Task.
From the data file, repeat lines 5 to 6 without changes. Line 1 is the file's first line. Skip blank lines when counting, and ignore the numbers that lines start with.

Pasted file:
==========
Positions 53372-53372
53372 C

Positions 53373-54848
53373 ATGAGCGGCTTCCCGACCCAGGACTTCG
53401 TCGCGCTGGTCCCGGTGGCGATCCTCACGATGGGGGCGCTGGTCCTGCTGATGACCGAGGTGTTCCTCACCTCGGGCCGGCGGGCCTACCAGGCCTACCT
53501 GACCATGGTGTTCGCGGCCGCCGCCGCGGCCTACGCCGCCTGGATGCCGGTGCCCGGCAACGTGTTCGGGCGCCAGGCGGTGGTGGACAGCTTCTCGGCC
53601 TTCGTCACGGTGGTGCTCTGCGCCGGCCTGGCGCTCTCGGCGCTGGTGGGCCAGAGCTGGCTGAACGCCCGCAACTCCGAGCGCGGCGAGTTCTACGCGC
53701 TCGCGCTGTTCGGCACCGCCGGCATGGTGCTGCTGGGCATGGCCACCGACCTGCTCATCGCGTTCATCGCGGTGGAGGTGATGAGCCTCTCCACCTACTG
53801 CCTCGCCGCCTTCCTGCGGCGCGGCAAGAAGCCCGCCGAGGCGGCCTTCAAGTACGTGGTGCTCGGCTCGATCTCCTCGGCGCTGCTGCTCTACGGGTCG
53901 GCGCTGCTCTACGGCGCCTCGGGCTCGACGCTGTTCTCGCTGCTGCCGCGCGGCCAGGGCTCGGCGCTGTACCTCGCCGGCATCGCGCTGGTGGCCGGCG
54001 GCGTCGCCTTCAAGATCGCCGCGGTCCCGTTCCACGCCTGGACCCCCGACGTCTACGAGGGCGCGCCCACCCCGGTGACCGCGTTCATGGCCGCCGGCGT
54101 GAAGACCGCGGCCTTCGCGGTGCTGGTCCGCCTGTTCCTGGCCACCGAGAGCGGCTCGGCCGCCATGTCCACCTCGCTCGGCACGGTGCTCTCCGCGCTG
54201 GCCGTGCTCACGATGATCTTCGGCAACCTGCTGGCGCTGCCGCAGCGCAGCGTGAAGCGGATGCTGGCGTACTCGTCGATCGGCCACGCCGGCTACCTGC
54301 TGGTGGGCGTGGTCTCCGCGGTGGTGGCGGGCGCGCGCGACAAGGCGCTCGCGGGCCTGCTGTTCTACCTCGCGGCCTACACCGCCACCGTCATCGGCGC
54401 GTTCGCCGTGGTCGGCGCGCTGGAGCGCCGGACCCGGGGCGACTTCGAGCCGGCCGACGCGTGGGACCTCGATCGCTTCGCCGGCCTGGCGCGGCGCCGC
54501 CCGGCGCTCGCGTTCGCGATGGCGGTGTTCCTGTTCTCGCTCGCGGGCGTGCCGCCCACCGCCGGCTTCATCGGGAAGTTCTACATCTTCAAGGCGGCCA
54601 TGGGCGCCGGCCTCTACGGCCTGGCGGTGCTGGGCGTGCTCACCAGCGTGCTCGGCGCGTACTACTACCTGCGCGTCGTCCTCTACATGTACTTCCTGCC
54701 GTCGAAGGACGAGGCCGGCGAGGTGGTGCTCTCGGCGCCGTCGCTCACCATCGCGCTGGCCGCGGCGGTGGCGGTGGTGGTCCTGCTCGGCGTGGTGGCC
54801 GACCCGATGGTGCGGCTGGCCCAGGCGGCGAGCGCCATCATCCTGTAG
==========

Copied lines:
53401 TCGCGCTGGTCCCGGTGGCGATCCTCACGATGGGGGCGCTGGTCCTGCTGATGACCGAGGTGTTCCTCACCTCGGGCCGGCGGGCCTACCAGGCCTACCT
53501 GACCATGGTGTTCGCGGCCGCCGCCGCGGCCTACGCCGCCTGGATGCCGGTGCCCGGCAACGTGTTCGGGCGCCAGGCGGTGGTGGACAGCTTCTCGGCC